Rising index signals U.S. growth
A monthly index forecasting economic performance in the United States has advanced on growing strength in the housing and labor markets, signalling continued growth in the months ahead.
Separate measures of current and past economic performance also edged up.
Cuts in federal spending and continued uncertainty for businesses and consumers could affect the outlook, however.
The Conference Board reported its Leading Economic Index (LEI), climbed six-tenths of a percent to 95 in April. The index has increased eight-tenths of a percent the past three months and 1.7 percent over the past six months.
Ataman Ozyildirim, an economist with the Conference Board, attributed the gain to improvement in the housing and labor markets. “In general, the LEI points to a continuing economic expansion with some upside potential,”he added.
Ken Goldstein, another economist with the business research and membership group, said the biggest risk to that expansion could be the adverse effects of automatic federal spending cuts implemented under sequestration.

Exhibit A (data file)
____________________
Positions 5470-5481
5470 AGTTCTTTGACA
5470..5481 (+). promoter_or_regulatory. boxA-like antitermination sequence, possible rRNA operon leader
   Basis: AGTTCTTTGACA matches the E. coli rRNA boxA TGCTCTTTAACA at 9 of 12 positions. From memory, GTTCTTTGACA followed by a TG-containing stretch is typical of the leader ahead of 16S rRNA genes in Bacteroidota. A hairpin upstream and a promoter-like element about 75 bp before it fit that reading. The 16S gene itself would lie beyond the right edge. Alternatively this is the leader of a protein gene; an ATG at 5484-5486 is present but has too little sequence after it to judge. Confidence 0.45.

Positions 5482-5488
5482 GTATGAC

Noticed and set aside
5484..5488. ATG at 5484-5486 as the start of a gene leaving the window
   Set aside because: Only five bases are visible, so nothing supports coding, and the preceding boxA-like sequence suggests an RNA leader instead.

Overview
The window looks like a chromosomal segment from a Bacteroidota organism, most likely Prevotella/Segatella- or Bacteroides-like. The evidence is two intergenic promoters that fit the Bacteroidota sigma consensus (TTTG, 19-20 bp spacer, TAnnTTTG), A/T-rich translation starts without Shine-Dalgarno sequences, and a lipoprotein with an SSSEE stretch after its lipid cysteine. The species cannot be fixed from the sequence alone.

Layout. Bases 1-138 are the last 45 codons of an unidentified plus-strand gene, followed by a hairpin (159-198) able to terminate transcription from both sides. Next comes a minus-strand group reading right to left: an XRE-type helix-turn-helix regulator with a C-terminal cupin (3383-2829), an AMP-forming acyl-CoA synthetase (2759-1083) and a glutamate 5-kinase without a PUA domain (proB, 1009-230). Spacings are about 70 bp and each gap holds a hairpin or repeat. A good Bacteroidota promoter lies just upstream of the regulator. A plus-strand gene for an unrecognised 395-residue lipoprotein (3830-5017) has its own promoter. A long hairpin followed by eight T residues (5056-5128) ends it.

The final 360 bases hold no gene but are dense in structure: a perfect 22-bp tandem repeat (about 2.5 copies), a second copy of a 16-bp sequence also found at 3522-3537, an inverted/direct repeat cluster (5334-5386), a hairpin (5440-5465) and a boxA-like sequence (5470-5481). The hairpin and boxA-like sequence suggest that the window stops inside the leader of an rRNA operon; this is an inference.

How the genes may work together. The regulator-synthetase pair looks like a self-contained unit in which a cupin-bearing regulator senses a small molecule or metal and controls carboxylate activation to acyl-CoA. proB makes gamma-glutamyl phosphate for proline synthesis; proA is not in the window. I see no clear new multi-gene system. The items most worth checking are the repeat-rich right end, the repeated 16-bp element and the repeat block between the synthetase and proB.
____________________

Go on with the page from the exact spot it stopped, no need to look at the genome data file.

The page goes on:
“The biggest positive factor is the potential for improvement in the recovering housing and labor markets,” Goldstein added. “The biggest unknown is the resiliency in confidence, both consumer and business.”
For April, seven of 10 indicators of the LEI advanced: building permits, interest rate spread, a leading credit index, new orders for both capital and consumer goods and stock prices. Moreover, average weekly initial claims for unemployment benefits declined. Retreating indicators included average weekly manufacturing hours, consumer expectations and a new orders index.
The Coincident Economic Index (CEI), a measure of current economic performance, edged up a tenth of a percent in April to 105.6. The CEI has increased 1.3 percent over the past six months.
For April, three indicators of the CEI advanced: nonfarm payrolls, personal income and sales. Industrial production retreated.
The Lagging Economic Index (LAG), a measure of past performance, also edged up a tenth of a percent in April to 118.4. The LAG has increased three-tenths of a percent over the past three months.
For April, two indicators of the LAG advanced, three retreated and two held steady. The advancing indicators were labor costs and a decrease in the average duration of unemployment. Retreating indicators were commercial and industrial financing, the cost of services and consumer credit. Inventory levels and the average prime interest rate charged by banks remained unchanged